#5-Become a better writer: They say a habit takes three months to adopt: When you start blogging on a regular basis, I guarantee you’ll find that your writing becomes more crisp, focused, and better as time goes on. Practice makes perfect, as the saying goes, and nowhere else is that more true than the art and discipline of writing.

#4-Get out of your comfort zone: It’s not often we get to email an industry expert to get an interview,  become an instant authority overnight by reading up on a topic voraciously, or whip up commentary post on anything we desire. Whatever path your blog takes, you will meet interesting people, learn about new things, and blogging will surely stand out as a unique, creative part of your business—and life.

#3 Become the master of your blog domain: Don’t drive yourself crazy with high expectations that you will be blogging on a daily basis—That is just not going to happen (feel free to prove me wrong though). Start your postings slow and build up—consider once a month or every other month. Then add in as you can. Posting every week on a certain day is a noble act, but only commit to what you can reasonably do. I advocate regularly and religiously, but not ridiculously.

#2-Cultivate a new way to express yourself: For those fearing the combo click of the keyboard with the white computer screen, you’ll be surprised at how you enjoy writing when it’s a topic you’re interested in, and even passionate about (here’s hoping you find your business at least interesting, otherwise you should find another lot in life). That’s not to say that some posts won’t be difficult to write, or get rewritten 20 times and you’re still not happy, but in the end, you will be proud of your accomplishments as a whole. That I know to be true.

#1-Your small gains can lead to big changes: I’m not sure what the attendees of my blog webinar did after that course I taught a few weeks ago, but I can only hope it pushed them to the next step of starting a blog, whether it was to check out blog templates, or commit to some topics to write about, and in some way ultimately get over their fears to begin a blog. Speaking from personal experience, having and nurturing my own blog for three years led to a regular monthly post here at BlogWorld and a cascade of blogging work for my own business. Ask any successful entrepreneur, anyone who has changed a habit, or any small business owner that started a blog—it’s totally worth it on all levels. So start 2014 with your blog!

What’s your excuse for not starting a blog? What’s holding you back?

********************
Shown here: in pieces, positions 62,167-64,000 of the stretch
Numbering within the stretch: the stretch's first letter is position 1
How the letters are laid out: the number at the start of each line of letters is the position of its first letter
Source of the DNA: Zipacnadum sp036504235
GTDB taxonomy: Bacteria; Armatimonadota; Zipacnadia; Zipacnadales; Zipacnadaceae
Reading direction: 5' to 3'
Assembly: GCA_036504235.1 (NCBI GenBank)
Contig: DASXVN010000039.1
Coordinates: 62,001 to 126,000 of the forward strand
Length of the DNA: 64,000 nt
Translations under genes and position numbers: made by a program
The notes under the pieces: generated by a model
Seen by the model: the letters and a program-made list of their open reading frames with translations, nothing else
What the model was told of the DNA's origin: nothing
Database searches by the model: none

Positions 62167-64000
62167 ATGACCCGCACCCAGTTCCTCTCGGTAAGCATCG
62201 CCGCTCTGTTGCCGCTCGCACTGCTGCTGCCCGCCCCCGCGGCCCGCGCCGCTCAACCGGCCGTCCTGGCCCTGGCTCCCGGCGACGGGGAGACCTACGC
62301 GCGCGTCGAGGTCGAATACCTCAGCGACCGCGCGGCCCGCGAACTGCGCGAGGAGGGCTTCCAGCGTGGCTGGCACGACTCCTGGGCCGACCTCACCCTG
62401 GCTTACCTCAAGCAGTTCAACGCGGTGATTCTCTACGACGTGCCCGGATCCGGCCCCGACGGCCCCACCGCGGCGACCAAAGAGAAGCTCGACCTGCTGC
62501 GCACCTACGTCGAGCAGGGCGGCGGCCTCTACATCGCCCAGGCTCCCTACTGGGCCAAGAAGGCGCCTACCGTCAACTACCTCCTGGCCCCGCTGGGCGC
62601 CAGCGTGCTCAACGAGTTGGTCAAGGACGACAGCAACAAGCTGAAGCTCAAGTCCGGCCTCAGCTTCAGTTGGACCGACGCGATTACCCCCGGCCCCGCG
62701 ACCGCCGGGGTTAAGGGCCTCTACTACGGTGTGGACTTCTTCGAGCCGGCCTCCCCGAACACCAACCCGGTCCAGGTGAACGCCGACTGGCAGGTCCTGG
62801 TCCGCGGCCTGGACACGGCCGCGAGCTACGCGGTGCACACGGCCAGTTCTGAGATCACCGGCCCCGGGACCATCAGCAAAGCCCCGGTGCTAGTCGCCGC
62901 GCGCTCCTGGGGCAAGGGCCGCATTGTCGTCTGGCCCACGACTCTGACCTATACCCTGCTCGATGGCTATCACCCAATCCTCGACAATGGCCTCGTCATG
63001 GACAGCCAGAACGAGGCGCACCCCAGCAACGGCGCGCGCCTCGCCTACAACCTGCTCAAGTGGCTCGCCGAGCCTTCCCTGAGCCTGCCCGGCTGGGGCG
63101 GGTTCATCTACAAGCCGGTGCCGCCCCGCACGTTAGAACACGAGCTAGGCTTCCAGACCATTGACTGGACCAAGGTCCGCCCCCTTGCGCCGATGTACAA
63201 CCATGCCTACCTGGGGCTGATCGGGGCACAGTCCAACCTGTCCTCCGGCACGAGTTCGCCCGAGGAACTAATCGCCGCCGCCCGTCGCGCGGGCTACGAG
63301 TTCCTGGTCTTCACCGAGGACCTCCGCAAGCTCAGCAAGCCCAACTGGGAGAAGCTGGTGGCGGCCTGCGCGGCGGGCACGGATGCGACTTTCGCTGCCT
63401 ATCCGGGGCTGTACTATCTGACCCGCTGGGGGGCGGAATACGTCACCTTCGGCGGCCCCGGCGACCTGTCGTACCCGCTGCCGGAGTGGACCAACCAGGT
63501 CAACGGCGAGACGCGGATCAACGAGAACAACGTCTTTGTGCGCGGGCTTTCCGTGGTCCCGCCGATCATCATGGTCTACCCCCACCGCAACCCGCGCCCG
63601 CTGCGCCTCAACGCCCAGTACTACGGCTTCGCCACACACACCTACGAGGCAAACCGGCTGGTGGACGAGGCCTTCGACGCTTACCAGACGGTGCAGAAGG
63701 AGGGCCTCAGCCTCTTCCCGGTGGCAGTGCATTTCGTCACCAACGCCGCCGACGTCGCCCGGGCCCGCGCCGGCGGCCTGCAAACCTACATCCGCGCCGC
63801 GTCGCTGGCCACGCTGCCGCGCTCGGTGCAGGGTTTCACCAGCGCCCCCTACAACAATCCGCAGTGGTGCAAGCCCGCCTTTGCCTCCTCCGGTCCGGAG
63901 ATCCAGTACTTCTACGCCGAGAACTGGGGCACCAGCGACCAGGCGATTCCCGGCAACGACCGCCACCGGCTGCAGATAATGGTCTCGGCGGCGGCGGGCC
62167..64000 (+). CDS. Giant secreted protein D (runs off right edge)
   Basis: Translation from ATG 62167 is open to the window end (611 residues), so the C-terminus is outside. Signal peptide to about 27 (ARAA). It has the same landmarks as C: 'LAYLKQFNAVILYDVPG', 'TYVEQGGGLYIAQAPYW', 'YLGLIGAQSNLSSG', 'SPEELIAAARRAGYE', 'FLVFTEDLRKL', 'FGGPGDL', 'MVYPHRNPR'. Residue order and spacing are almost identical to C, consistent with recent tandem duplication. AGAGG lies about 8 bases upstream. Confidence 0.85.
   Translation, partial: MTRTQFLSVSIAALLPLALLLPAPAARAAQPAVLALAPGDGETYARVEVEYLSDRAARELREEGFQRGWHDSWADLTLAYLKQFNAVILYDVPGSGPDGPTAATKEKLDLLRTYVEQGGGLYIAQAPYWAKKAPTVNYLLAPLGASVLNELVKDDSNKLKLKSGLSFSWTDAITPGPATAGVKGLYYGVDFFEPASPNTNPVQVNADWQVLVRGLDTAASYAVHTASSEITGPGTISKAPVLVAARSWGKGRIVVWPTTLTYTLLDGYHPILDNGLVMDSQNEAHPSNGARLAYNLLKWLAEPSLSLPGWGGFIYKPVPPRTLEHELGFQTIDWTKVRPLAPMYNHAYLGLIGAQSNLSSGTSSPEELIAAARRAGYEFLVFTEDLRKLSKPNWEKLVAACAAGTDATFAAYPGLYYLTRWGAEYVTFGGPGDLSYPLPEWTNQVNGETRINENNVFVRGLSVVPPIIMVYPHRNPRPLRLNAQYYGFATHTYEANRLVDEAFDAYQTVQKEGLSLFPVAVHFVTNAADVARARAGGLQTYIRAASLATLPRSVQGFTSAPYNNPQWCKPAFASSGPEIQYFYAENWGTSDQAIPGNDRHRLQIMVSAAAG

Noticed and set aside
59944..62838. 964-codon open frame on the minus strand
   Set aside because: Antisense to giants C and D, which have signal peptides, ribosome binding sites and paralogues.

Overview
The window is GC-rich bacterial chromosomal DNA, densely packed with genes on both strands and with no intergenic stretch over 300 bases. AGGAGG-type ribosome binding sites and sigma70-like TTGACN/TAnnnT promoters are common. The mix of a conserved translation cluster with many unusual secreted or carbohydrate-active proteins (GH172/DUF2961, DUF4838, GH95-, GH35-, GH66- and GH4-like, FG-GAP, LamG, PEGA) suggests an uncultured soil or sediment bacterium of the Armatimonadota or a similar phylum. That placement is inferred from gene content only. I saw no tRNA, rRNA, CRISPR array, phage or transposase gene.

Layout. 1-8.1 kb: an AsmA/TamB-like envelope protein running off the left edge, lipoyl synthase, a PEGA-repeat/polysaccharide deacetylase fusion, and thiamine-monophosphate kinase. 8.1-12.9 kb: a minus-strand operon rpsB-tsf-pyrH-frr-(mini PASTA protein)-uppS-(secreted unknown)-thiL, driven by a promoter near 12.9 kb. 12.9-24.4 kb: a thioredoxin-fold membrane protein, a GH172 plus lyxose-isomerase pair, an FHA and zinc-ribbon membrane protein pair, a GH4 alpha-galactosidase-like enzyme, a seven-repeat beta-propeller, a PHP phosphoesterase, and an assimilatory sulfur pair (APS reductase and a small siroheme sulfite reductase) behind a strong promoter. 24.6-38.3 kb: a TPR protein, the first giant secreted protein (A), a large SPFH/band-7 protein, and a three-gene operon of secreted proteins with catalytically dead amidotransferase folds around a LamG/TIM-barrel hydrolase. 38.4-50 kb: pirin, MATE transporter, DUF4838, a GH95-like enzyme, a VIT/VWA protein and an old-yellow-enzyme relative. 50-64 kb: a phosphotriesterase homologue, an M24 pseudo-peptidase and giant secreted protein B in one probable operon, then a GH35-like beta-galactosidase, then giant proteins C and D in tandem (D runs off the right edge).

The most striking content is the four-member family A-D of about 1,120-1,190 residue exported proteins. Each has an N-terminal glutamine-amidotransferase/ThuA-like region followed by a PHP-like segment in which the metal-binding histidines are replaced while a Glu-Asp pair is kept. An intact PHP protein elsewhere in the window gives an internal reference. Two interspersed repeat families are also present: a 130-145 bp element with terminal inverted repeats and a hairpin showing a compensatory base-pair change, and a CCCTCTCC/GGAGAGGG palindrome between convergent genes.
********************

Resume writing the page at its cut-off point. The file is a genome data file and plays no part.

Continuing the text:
Image credit: BigStock

Podcasters, We Want You! Apply Now for the NMX Podcast Pavilion

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Want to do your podcast live from the Expo floor?

leo at Podcast Pavilion The Podcast Pavilion was the place to be for podcasters at the 2013 show and it will be again at NMX 2014. There was always something new happening at the Pavilion, and this year we want you to join us!

Recording your podcast from the expo floor brings a whole new energy to your show. You never know who will show up. Last year Success Freaks saw Leo Laporte walking by and pulled him into their show. When it comes to getting guests, that’s a win!

Fun times for your audience too. When the Beerist Podcast  had a little mishap involving beer flowing into Anastacia Kelly’s boot, well, the visual was priceless. You just had to be there.

So bring your show to our show! We have two full stations, including two mics*,  where we provide the all the equipment you need to record your show and a third for folks who like to use their own equipment.

 

Click here to apply now

 

Spots are limited–the conference goes by fast–so if you’re interested, make sure you apply immediately to get a spot on the schedule.

* Thanks to Charles McFall and R. Mordant Mahon for providing extra mics.

Five Common Pitfalls to Avoid When Starting an Online Business (Sponsored Post)

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Online business Starting an online business is not easy. It takes time, discipline you never knew you had and requires a herculean amount of effort to stay focused. But you did it! Congratulations! You got the word out, are great at what you do and are growing your online business. You have leapt far over all of the hurdles that have stopped lesser businesspersons in their tracks and are on the way to total world domination.

But even the savviest start-ups can have a few hiccups. Lucky for you, most of them can be avoided.  Here are five tips to help make your online business a runaway success.

Tip #1: Separate your personal and business social media accounts

We know it’s a pain to have separate accounts for your business and personal life, but your business will thank you. Let’s face it; not everything that is appropriate to share in your personal life sends the right message for your business. Photos of your breakfast and angry rants about the postal system might not mix so well with a repost of a great review of your services.  Also, a change in your relationship status might be more information than your customers need.